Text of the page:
Implementing Plugin Architecture – Dynamic DLL loading

I’ve an application which is basically a designer with preloaded controls where you can design your pages using the controls.

I’m planning to release more and more controls in the future. I don’t want to release a new build for newly added controls as it has its disadvantages. So I was thinking of addon/plugin kind of architecture where I just release the addon/plugin separately which they can install and get the controls inside the designer.

Right now I’m using xml files as addons to specify the controls, its behaviors, its styles etc. Each xml (addon) represents a single control. But I’m finding it very difficult to implement this since I’ve to write a generic parser to read all the plugins.

Instead, can I release a dll for each addon which gives me more control to write code to define the behavior/look of the control and dynamically load it through the main engine? If so how can I check for dlls and load it dynamically in my application?

Answers:

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Method 1

You might want to look at the Managed Extensibility Framework. This will probably solve most of your issues and more, but will require learning some new tech…

You should also definitely look into the System.Addin Namespace as mathieu suggests!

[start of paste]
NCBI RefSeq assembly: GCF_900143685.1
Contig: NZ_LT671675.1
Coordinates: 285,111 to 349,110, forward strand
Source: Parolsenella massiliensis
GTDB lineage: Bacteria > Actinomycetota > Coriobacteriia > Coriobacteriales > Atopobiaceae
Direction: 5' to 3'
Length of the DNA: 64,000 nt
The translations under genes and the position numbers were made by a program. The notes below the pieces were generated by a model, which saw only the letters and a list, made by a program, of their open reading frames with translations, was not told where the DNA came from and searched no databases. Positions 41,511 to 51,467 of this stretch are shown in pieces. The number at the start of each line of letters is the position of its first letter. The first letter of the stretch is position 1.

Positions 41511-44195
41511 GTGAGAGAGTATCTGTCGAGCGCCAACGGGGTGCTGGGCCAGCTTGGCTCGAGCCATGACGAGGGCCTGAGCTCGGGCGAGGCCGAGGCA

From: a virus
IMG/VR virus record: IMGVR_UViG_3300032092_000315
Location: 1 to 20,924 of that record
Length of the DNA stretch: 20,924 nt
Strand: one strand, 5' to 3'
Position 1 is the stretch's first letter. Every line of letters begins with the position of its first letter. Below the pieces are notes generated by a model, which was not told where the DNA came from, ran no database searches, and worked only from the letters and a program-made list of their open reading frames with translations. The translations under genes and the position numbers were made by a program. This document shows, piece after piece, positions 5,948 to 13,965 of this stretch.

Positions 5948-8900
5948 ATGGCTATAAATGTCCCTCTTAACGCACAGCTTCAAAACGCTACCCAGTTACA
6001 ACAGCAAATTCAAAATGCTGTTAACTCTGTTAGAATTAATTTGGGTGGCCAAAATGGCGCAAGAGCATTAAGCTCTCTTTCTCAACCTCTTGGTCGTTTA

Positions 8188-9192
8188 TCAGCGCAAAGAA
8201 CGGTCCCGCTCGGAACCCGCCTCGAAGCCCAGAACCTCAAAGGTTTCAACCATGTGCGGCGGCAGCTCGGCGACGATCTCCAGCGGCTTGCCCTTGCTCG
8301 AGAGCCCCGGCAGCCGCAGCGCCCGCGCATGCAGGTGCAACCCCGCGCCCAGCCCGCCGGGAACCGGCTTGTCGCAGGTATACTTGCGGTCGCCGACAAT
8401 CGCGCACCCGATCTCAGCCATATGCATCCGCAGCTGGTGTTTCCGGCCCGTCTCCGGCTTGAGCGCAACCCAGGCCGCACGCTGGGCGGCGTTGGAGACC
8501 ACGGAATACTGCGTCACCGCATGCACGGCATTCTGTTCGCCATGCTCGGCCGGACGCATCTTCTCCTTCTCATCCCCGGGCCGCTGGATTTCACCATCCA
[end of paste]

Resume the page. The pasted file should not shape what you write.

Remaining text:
If you want to go with your own route, I suggest the following approach:

  • an interface for addons in your main application
  • implement that interface in addon dlls
  • load the dlls at runtime with Assembly.Load
    • you might want to look into loading the addon assemblies into a separate AppDomain

Method 2

You should have a look at System.Addin namespace, as it really fits your need. After an addin is developped, you just have to drop it in a folder, and it is available (at runtime) for your application.

See this question for comparison : Choosing between MEF and MAF (System.AddIn)

Method 3

The MEF or System.Addins routes mentioned are likely the most efficient way to go about this. I only pipe in to say a few things about the alternatives.

I have “hand rolled” this sort of solution a number of times and I would say that unless there is a compelling reason to do it from scratch it is better to use an existing addin framework. But if you are going to do so, I have found dependency injection containers like Castle or (insert your preferred DI container here) to be help handle some of the mechanics.

Also depending on exactly the sort of thing you are looking to do, the approach of embedding a macro language is potentially useful. Iron Python is easily embeddable. And Ayende wrote a very interesting book DSLs in Boo on doing this sort of thing and much more.


All methods was sourced from stackoverflow.com or stackexchange.com, is licensed under cc by-sa 2.5, cc by-sa 3.0 and cc by-sa 4.0

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